Hansi Lo Wang

Updated on June 15

Why did Commerce Secretary Wilbur Ross, who oversees the census, approve adding a hotly contested citizenship question to 2020 census forms?

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Updated at 7:30 p.m. ET

Democratic lawmakers are calling for a subpoena to force the U.S. Census Bureau and Commerce Department to release internal documents about the decision to add a controversial citizenship question to forms for the upcoming national headcount.

The request comes two weeks before a congressional oversight hearing on the 2020 census.

Updated on April 27

Incomplete questionnaires for the 2020 census, including those that leave the controversial citizenship question unanswered, will still be included in the upcoming U.S. headcount, the Census Bureau's top official confirmed Wednesday to lawmakers.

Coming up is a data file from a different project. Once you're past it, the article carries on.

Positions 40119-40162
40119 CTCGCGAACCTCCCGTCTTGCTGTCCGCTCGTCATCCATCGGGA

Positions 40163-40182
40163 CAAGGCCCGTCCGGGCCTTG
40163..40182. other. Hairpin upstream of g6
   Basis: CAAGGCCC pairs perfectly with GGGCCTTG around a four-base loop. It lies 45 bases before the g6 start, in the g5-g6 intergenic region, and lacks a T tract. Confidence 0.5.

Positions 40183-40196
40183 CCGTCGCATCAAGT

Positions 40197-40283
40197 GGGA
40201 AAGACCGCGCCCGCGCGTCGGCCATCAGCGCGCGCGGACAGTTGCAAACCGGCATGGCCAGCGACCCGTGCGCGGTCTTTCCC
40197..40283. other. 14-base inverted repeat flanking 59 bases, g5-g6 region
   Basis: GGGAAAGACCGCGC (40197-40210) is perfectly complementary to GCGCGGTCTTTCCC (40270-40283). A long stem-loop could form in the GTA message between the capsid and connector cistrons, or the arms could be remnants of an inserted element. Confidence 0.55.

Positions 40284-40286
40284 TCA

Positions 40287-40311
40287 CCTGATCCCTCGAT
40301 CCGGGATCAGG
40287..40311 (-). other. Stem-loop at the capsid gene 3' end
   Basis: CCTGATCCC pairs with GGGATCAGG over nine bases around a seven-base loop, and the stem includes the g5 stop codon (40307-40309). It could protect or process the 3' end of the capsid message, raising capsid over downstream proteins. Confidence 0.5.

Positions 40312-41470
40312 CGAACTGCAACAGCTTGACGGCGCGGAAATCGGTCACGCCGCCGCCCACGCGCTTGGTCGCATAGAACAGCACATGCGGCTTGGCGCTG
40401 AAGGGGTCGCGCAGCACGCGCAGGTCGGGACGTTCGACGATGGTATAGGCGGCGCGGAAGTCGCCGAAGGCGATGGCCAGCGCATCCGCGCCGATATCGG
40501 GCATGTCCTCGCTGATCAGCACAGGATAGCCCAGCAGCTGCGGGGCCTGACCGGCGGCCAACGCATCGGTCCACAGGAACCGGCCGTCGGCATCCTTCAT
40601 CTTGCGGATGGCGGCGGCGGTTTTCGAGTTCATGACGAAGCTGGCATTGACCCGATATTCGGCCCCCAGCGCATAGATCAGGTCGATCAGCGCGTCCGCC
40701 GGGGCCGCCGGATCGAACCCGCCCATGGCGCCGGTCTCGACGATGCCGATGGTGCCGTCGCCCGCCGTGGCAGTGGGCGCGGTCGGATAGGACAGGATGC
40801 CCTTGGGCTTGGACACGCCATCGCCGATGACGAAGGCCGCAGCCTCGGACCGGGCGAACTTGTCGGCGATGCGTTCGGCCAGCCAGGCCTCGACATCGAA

The announcement of the addition of a citizenship question to the 2020 census questionnaire has launched calls for lawsuits, legislation and now multiple congressional hearings. In a letter written to the chairman of the Senate Homeland Security and Governmental Affairs Committee, which has oversight of the U.S.

For the 2020 census, couples living together will be asked to define their relationship to their partners in a new way – "same-sex" or "opposite-sex"? The Census Bureau announced the change Thursday in its report to Congress on the questions all U.S. households will see on questionnaires used for the upcoming national headcount.

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